Reflections on a Decade-long Journey to Getting a Flash Fiction Story Published
This story took a long time to place. I don’t think it took so long because it was poorly written. In fact, I’ve had some compliments on it over the years. The editor at 34thParallel (one of the first magazines I ever submitted to) sort of gushed over it:
Let me say I’m impressed by your story; dialect in any form is difficult–damn difficult–for a whole lot of reasons of which I’m sure you’re aware. So I’ll repeat, I’m impressed–damn impressed (if you’ll excuse my language).
Only this April, the editor over at Barren Magazine had this to say about the two dialogue flash fiction stories I had submitted for consideration:
Thank you for sending “Expire” and “Attributes of a Girl” for our review. I really loved the experimentation but (especially “Expire“) we literally couldn’t tell what was happening. I know these responses are annoying but hope it helps a little!
Tahoma Literary Review also found the piece hard to understand. While they apparently made their way through the dialect, they ultimately decided that it didn’t work:
[I]n “Expire,” I found myself working really hard to parse the patois/dialect.
In other words, the form/gimmick outstripped the narrative.
I don’t blame any of these publications for rejecting Expire. It is a purposefully difficult piece. In fact, that’s the whole point. The form/gimmick is another layer of the theme. In fact, the way the story is presented makes the reading experience mirror the central issue of the story.
If you do figure out what is going on, then you realize that the story is about how difficult it is to get a point across when trying to tell a story. The piece is constructed in a way that makes it difficult to get.
While the narrative revolves around a guy who doesn’t understand a specific word in a story being told about the Titanic, the form of the story itself challenges you — the reader — to understand the story on the page. Expire is printed as a block of text, using only dialogue without any dialogue tags, and one of the speakers in the story uses a black American vernacular to boot. So, indeed, you should have found yourself “working really hard” to figure out “what was happening.” The reward for that hard work is connecting your own challenge reading the story to story’s central conflict. The difficult reading experience combined with the fictional narrative reveals the theme.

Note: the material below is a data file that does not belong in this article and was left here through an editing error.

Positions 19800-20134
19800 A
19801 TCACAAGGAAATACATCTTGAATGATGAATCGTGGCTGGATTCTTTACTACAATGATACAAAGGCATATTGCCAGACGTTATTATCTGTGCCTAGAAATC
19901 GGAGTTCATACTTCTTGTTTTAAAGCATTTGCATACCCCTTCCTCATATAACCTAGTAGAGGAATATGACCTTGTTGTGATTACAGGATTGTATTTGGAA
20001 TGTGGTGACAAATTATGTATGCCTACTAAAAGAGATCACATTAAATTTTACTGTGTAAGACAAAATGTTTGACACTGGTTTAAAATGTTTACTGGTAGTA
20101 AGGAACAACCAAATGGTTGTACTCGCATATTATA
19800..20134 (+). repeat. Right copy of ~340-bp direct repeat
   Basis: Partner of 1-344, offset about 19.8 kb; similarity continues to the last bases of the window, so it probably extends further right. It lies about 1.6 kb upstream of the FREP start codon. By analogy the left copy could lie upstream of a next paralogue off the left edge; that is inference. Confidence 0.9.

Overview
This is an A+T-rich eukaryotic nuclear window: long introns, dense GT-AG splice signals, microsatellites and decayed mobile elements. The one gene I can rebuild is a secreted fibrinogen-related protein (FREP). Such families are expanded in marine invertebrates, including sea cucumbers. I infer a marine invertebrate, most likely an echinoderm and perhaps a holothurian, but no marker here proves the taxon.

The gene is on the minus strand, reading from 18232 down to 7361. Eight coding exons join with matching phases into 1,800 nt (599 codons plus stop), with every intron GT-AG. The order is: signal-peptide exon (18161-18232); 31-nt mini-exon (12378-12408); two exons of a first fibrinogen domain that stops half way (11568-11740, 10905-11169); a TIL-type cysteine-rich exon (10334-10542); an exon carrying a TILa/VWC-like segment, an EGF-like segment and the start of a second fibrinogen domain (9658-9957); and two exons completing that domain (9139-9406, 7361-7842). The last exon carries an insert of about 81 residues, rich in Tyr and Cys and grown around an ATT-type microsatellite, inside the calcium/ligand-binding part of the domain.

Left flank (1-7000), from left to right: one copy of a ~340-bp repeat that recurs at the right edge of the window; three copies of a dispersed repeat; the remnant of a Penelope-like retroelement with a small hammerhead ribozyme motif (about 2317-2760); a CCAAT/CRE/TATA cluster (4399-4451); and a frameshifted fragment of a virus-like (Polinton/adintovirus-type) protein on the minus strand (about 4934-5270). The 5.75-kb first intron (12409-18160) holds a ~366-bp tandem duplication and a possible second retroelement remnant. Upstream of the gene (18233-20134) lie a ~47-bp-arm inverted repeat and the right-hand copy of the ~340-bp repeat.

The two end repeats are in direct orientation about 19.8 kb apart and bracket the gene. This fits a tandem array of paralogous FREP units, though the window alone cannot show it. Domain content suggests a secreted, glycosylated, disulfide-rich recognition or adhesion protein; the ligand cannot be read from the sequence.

Expire is hard, and it’s meant to be hard. So I’m not surprised that I’ve received both positive feedback and criticism. Yes, I’m a little surprised it took me a whole decade (with a total of 40 submission attempts) to get Expire published, but published it is at long last by Raw Art Review.
One of the differences with Raw Art Review is their commitment to trying to get a work. And that’s why I think they published this story where others didn’t. Bullet ten of their current submissions guidelines says this:
Editors assume you are smarter than we are. We will strive to understand your intention ; stay open-minded and try to avoid imposing our presumptions on your work.
Trace Sheridan, the editor with 34thParallel who in 2009 wrote that she was “damn impressed” with the use of dialect in the story, asked to see some more pieces alongside it. She ended up publishing my story Bad Weather instead of Expire. I don’t know exactly why she or her team didn’t publish it, although I think they would have had I had more stories like it — dialogical and dialectical — since she asked to see some more stories while also asking, “Is this part of a larger set/collection of pieces?” And, at the time, no, it wasn’t a part of anything larger than itself.
Expire did eventually inspire me to spend a year writing dialogues. It was a good year. And I came out of that year with a good collection. Truly, I owe a whole book to Expire that I wouldn’t have otherwise written. Expire not only set the tone and implicit theme of the entire collection, but as a story that took a decade to get published, it reminds me that storytelling is a difficult art, even when you accomplish perfectly what you intended to do, like I did with Expire. It is one of my best pieces. And like many great pieces of storytelling, it says something that not everyone can hear and not everyone will like, but it says what it has to say boldly. And it’s been saying it for ten years, and it will continue to say it as the first story in my book of dialogue-only fiction and as an important addition to my oeuvre.
Randal Eldon Greene is the an author of one short novel and many even shorter stories. He is currently editing a collection of dialogue-only fiction and completing his second novel. Follow his writing journey here on Medium, Twitter, Facebook, and Goodreads. Links to all his creative work plus interviews can be found at AuthorGreene.com
Dialogues by Randal Eldon Greene on Medium
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(Featured photography in this article originally found on Pixabay under a CC License. The magazine photos were shared from the respective websites of the publishers. All other artwork is original.)